High Blood Pressure.
Obstructive sleep apnea is relatively common in people with hypertension.
Chronic Nasal Congestion.
Consistent nasal congestion at night, regardless of the cause: allergies, narrowed airways, or sinus problems.
Smokers are at a higher risk for developing obstructive sleep apnea.
Obstructive sleep apnea may be prevalent in people with diabetes.
In general, men are twice as likely as premenopausal women to have obstructive sleep apnea. The frequency of obstructive sleep apnea increases in women after menopause.
A family history of obstructive sleep apnea increases the likelihood.
Research has found an association between asthma and the risk of obstructive sleep apnea.
These risk factors are closely linked to the development of Obstructive Sleep Apnea and may have implications in sleep apnea death; for this, it is essential to know if you are considered at risk and seek diagnosis and proper management.
Consult with your Doctor
Sleep apnea is a potentially life-threatening sleep disorder dangerously on the rise. A Doctor can suspect that you have sleep apnea according to a combination of symptoms and risk factors, as mentioned above, and may order sleep tests or refer you to a certified sleep doctor, who can rule out other conditions.
A sleep study results are also useful in knowing the severity of your case and determining management or treatment options and their likelihood of success.
The most common treatment that is prevalent with many sleep apnea patients is CPAP (continuous positive airway pressure) therapy, which provides a steady stream of air through a mask that is worn during sleep. This airflow keeps the airway open to prevent pauses in breathing and restore normal oxygen levels. If CPAP therapy is advised, different kinds of masks, machines, and accessories make treatment comfortable and personalized to your specific needs.
Sleep Apnea Health Complications
Obstructive sleep apnea is considered a serious medical condition, and health complications can include:
Excessive daytime fatigue and drowsiness.
Daytime fatigue and irritability can lead to poor concentration and falling asleep at work, while watching TV, or even when driving, increasing the risk of accidents. This may also affect attention or behavior problems for younger generations at school.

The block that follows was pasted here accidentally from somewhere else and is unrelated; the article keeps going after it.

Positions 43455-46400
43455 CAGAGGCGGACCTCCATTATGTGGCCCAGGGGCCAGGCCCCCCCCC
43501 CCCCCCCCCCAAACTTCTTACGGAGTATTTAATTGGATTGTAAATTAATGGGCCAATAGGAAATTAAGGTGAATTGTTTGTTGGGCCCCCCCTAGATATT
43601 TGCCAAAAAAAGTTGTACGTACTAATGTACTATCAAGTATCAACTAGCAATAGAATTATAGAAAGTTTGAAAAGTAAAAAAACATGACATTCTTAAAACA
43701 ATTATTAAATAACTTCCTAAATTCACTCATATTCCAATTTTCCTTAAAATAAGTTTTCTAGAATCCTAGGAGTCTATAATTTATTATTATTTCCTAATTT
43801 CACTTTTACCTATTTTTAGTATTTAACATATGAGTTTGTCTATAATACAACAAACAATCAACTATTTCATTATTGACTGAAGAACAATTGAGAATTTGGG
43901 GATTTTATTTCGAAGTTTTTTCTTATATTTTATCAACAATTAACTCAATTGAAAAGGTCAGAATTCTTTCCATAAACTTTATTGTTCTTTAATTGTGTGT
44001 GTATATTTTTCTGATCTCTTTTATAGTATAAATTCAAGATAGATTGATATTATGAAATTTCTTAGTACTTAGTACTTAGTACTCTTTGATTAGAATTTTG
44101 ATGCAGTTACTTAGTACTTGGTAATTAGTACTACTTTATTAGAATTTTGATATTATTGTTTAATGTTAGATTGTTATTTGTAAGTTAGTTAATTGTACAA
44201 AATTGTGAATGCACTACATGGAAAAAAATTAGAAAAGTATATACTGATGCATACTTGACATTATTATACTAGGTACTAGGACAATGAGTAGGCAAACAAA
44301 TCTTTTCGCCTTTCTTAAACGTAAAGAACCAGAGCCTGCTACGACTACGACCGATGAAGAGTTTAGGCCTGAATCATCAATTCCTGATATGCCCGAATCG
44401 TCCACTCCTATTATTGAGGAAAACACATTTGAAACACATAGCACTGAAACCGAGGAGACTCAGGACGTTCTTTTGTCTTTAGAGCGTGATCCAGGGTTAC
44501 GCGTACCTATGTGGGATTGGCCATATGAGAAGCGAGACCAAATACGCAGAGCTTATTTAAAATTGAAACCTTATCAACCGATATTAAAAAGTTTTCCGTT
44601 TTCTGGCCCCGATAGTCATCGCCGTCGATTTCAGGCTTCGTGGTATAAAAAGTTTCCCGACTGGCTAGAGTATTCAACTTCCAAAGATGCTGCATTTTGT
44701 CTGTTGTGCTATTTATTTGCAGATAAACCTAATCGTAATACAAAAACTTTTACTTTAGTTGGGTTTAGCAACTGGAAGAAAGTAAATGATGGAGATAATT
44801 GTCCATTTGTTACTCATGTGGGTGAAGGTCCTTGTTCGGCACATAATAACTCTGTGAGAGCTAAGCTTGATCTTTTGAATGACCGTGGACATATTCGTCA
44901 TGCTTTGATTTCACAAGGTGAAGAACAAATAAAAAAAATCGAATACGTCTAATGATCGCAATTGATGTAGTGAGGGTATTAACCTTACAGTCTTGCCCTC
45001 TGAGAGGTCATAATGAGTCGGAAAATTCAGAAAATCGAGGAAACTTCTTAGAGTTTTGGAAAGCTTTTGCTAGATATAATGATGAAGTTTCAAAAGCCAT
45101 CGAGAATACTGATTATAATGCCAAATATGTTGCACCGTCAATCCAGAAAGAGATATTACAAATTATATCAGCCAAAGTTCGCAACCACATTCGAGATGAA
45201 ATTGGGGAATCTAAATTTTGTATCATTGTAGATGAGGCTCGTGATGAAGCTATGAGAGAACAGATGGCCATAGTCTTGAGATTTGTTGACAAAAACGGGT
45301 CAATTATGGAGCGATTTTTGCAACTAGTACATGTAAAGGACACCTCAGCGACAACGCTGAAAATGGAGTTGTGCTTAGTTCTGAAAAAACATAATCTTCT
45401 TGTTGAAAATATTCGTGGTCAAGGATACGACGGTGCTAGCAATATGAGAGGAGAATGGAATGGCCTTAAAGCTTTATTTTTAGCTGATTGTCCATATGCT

Sudden drops in blood oxygen levels can cause high blood pressure (hypertension), which can increase the risk of heart disease: heart attack, heart failure, stroke, abnormal heart rhythms (arrhythmias). These episodes could lead to sleep apnea death.
Difficulties with medications and surgery.
Medications, such as sedatives, narcotic analgesics, and general anesthetics that relax the upper airways may worsen obstructive sleep apnea and generate complications after surgery.
Obstructive sleep apnea may cause certain eye conditions, such as glaucoma, elevated eye pressure that can damage the essential optic nerve. Luckily, eye-related complications can usually be treated successfully.
As you can see, sleep apnea death is mostly related to the adverse effects of an untreated condition and commonly linked to many medical problems. Early identification and treatment of sleep apnea are essential to help reduce the risk for these life-threatening conditions.
Take action. Prevention and treatment can enhance your life quality and are your first line of defense against sleep apnea death and its complications.
- Know the Symptoms of Sleep Apnea
- Understand the Risk Factors
- Consult with your Doctor
Think you may have obstructive sleep apnea? It's important to have it checked.
Getting treated reduces your risk of sleep apnea death and will make you sleep better, and feel better, all around.